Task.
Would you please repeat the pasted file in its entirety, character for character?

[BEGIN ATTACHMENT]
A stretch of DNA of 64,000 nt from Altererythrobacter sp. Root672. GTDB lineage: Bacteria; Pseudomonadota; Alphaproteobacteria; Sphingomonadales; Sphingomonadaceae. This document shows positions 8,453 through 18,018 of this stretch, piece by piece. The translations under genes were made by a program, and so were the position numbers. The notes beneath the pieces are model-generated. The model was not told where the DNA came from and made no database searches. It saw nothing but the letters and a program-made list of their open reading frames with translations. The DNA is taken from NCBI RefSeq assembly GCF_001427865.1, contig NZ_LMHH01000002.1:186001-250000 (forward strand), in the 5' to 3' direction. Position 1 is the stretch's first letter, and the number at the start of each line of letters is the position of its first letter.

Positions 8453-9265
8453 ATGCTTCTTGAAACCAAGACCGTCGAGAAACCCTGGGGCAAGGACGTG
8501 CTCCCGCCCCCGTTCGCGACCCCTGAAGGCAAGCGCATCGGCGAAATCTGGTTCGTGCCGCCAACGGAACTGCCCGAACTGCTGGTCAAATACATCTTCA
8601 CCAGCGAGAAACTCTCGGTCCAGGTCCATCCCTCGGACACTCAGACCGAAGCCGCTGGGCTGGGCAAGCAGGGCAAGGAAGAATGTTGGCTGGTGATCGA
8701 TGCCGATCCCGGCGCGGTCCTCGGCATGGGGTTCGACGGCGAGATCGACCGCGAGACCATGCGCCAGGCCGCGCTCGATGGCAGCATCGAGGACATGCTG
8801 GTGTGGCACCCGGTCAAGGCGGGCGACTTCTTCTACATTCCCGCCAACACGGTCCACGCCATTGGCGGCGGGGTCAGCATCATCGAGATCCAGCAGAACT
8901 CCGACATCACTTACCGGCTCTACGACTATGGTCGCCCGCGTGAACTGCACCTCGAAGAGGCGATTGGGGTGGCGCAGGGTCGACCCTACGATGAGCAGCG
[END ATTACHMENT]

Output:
A stretch of DNA of 64,000 nt from Altererythrobacter sp. Root672. GTDB lineage: Bacteria; Pseudomonadota; Alphaproteobacteria; Sphingomonadales; Sphingomonadaceae. This document shows positions 8,453 through 18,018 of this stretch, piece by piece. The translations under genes were made by a program, and so were the position numbers. The notes beneath the pieces are model-generated. The model was not told where the DNA came from and made no database searches. It saw nothing but the letters and a program-made list of their open reading frames with translations. The DNA is taken from NCBI RefSeq assembly GCF_001427865.1, contig NZ_LMHH01000002.1:186001-250000 (forward strand), in the 5' to 3' direction. Position 1 is the stretch's first letter, and the number at the start of each line of letters is the position of its first letter.

Positions 8453-9265
8453 ATGCTTCTTGAAACCAAGACCGTCGAGAAACCCTGGGGCAAGGACGTG
8501 CTCCCGCCCCCGTTCGCGACCCCTGAAGGCAAGCGCATCGGCGAAATCTGGTTCGTGCCGCCAACGGAACTGCCCGAACTGCTGGTCAAATACATCTTCA
8601 CCAGCGAGAAACTCTCGGTCCAGGTCCATCCCTCGGACACTCAGACCGAAGCCGCTGGGCTGGGCAAGCAGGGCAAGGAAGAATGTTGGCTGGTGATCGA
8701 TGCCGATCCCGGCGCGGTCCTCGGCATGGGGTTCGACGGCGAGATCGACCGCGAGACCATGCGCCAGGCCGCGCTCGATGGCAGCATCGAGGACATGCTG
8801 GTGTGGCACCCGGTCAAGGCGGGCGACTTCTTCTACATTCCCGCCAACACGGTCCACGCCATTGGCGGCGGGGTCAGCATCATCGAGATCCAGCAGAACT
8901 CCGACATCACTTACCGGCTCTACGACTATGGTCGCCCGCGTGAACTGCACCTCGAAGAGGCGATTGGGGTGGCGCAGGGTCGACCCTACGATGAGCAGCG